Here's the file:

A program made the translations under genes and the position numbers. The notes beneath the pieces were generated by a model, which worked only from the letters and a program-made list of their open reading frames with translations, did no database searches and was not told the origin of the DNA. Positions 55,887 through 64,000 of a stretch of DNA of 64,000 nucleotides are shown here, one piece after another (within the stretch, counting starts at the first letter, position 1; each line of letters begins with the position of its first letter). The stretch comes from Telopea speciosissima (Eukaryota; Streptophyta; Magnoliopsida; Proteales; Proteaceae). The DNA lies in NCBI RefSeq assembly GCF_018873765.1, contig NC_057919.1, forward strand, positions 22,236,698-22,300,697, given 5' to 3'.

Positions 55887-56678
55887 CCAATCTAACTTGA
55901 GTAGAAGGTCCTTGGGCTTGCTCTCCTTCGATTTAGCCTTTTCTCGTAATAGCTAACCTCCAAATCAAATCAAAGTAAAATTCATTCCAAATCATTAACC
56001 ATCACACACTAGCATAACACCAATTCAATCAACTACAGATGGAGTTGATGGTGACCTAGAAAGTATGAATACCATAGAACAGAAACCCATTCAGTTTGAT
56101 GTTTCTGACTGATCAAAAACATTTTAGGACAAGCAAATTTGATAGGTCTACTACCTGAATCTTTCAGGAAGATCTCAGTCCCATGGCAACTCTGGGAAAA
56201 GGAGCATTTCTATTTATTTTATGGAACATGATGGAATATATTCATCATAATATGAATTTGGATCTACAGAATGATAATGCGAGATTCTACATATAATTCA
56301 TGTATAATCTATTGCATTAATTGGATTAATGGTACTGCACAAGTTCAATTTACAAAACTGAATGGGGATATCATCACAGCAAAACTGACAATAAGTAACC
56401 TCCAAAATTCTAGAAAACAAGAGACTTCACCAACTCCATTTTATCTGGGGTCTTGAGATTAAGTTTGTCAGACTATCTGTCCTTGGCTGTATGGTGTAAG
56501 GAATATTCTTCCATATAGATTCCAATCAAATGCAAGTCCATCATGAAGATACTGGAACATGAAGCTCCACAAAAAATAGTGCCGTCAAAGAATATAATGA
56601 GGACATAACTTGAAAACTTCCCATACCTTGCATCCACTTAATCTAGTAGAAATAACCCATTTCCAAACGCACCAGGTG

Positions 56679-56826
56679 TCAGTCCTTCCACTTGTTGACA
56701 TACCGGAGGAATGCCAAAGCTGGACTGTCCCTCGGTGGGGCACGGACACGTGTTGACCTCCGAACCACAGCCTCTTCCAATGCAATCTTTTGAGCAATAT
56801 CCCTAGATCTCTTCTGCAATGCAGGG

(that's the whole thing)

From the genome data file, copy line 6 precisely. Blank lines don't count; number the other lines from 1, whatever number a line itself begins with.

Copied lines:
56101 GTTTCTGACTGATCAAAAACATTTTAGGACAAGCAAATTTGATAGGTCTACTACCTGAATCTTTCAGGAAGATCTCAGTCCCATGGCAACTCTGGGAAAA